Kea Kaha

Date: 10th June 2011

Austrian scientists have discovered one of New Zealand’s rarest native species is no bird brain. The kea is well known for its ability to dissect everything from rental cars to camera equipment at popular tourist spots, and now it’s got another badge of honour.

They’re cute and playful, but they also have a reputation as troublemakers. Keas can run rampant in the high country, attacking cars and generally making nuisances of themselves. But now the native alpine parrot’s revealed another skill – they can use tools even though they’ve never had the need to use them in the wild.

“They live mostly in nests in the forest, nest on the ground, forage on the floor for tubers, roots and grubs,” says the Department of Conservation’s Josh Kemp.
The birds demonstrated their tool technique in an Austrian study, learning to use a length of wood to get to a peanut, hidden inside a cube. The birds were shown beforehand which cube contained food, so they were aiming with skill. But it’s not easy. The kea’s bent beak means it can’t actually see what it’s doing. Researchers say it’s a surprise the birds were so quick to adapt.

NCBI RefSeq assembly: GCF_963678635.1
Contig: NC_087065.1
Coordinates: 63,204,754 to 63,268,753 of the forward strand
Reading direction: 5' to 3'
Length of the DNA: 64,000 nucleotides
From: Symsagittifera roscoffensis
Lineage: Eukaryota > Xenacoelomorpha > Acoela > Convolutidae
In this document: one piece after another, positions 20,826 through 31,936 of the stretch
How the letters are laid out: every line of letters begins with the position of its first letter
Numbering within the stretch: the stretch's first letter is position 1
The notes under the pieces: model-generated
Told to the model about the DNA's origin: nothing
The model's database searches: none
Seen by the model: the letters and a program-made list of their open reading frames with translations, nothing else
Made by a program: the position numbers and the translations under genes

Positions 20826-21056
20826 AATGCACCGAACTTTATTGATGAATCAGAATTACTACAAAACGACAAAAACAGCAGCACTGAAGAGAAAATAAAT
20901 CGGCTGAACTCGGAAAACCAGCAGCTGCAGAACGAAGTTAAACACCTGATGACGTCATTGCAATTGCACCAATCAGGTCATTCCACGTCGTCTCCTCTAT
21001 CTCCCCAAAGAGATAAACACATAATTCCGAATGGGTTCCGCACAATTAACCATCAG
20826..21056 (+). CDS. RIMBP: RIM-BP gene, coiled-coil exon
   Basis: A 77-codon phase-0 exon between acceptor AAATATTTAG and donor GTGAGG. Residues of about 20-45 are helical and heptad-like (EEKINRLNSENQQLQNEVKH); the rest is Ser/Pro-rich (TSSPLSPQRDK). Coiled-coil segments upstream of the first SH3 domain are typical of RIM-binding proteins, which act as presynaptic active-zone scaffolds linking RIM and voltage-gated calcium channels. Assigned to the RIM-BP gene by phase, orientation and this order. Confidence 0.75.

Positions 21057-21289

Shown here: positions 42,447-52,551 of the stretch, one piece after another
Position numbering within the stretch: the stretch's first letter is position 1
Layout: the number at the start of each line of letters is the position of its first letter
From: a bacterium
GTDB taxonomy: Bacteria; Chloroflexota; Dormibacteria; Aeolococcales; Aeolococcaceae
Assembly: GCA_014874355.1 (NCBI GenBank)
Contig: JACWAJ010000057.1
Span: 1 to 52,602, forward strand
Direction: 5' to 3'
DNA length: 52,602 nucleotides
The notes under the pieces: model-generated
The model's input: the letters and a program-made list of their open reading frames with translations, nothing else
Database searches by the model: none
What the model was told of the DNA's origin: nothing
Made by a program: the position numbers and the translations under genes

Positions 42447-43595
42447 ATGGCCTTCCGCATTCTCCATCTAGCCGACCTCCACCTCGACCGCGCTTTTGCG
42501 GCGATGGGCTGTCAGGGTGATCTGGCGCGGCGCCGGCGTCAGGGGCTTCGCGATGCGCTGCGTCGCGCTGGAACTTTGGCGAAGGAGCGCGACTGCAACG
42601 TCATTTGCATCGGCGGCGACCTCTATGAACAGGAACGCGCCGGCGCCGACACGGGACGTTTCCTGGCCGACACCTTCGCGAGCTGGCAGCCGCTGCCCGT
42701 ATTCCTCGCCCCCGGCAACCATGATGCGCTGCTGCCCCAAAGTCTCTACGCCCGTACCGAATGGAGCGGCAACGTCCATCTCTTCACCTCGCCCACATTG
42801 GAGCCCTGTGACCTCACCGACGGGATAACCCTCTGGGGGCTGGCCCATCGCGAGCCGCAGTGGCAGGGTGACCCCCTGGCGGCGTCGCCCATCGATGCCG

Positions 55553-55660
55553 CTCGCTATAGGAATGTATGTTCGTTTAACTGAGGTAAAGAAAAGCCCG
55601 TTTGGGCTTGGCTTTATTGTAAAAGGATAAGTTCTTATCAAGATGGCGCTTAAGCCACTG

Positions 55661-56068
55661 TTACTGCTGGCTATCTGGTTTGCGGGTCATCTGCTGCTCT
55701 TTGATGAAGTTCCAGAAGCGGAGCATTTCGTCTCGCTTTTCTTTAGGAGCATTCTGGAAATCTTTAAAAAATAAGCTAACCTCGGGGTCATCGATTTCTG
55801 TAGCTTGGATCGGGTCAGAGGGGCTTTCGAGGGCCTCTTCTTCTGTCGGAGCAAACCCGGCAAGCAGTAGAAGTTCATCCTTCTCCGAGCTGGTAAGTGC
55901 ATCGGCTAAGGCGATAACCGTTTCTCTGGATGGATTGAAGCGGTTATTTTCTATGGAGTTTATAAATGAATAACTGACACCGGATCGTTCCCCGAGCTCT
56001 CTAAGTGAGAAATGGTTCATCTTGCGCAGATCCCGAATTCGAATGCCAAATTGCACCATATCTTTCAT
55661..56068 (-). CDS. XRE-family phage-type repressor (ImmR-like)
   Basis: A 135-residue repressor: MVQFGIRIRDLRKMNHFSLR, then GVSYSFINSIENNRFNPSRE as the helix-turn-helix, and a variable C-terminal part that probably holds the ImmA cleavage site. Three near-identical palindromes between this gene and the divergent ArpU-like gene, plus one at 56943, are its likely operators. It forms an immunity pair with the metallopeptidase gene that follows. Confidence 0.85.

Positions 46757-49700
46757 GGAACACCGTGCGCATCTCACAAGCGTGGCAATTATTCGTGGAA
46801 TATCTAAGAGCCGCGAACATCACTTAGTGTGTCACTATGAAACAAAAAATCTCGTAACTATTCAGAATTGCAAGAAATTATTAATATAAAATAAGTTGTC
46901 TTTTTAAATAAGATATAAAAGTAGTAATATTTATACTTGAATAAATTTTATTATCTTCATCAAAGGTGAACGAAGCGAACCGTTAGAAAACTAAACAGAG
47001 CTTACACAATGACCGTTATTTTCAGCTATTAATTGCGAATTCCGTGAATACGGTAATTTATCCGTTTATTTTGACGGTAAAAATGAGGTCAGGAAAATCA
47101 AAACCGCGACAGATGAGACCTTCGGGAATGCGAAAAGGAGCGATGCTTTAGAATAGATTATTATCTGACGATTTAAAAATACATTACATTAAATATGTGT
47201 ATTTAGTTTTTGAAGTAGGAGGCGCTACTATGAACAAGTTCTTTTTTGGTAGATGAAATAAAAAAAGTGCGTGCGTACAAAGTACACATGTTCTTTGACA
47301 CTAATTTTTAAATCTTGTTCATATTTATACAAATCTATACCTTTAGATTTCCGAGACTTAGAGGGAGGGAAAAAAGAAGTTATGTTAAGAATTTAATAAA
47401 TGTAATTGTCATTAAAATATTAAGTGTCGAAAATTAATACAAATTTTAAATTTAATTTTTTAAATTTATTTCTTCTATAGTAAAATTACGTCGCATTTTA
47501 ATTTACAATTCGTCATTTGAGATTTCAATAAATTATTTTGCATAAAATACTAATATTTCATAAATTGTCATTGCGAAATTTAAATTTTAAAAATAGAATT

“There are a few bird species which are genetical tool users, but the kea is not one of them,” says Vienna University’s Alice Auersperg.

In fact, there’s evidence the kea may have already learned the skill in the wild. DOC workers report the birds have been jamming sticks into stoat traps to get to the food inside. But they could be outsmarting themselves. Population numbers of the threatened species are continuing to fall.

“We’ve got a real problem, only one to 5000 in the wild, that’s no a large number,” says Tamsin Orr-Walker of the Kea Conservation Trust.

DOC workers are now trialling different ways to make the stoat traps kea-proof.

Originally published by Anna Burns-Francis, 3 News

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